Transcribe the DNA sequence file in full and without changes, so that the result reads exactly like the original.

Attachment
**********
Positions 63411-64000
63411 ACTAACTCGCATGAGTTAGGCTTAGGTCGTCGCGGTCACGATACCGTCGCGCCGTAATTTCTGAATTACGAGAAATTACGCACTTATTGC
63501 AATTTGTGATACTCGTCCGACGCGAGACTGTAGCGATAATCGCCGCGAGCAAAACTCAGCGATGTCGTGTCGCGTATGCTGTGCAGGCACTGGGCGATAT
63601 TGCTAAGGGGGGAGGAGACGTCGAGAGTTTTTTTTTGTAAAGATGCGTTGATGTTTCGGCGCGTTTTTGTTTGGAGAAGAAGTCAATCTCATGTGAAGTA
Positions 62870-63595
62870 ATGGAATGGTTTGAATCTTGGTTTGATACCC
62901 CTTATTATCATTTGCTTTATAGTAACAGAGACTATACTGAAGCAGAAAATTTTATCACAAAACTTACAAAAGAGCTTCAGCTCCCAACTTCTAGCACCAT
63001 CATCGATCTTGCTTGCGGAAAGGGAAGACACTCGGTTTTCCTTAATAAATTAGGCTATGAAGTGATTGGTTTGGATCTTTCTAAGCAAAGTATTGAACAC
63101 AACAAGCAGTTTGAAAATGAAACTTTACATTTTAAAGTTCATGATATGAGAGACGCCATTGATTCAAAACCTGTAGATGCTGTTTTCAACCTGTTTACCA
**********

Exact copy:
Positions 63411-64000
63411 ACTAACTCGCATGAGTTAGGCTTAGGTCGTCGCGGTCACGATACCGTCGCGCCGTAATTTCTGAATTACGAGAAATTACGCACTTATTGC
63501 AATTTGTGATACTCGTCCGACGCGAGACTGTAGCGATAATCGCCGCGAGCAAAACTCAGCGATGTCGTGTCGCGTATGCTGTGCAGGCACTGGGCGATAT
63601 TGCTAAGGGGGGAGGAGACGTCGAGAGTTTTTTTTTGTAAAGATGCGTTGATGTTTCGGCGCGTTTTTGTTTGGAGAAGAAGTCAATCTCATGTGAAGTA
Positions 62870-63595
62870 ATGGAATGGTTTGAATCTTGGTTTGATACCC
62901 CTTATTATCATTTGCTTTATAGTAACAGAGACTATACTGAAGCAGAAAATTTTATCACAAAACTTACAAAAGAGCTTCAGCTCCCAACTTCTAGCACCAT
63001 CATCGATCTTGCTTGCGGAAAGGGAAGACACTCGGTTTTCCTTAATAAATTAGGCTATGAAGTGATTGGTTTGGATCTTTCTAAGCAAAGTATTGAACAC
63101 AACAAGCAGTTTGAAAATGAAACTTTACATTTTAAAGTTCATGATATGAGAGACGCCATTGATTCAAAACCTGTAGATGCTGTTTTCAACCTGTTTACCA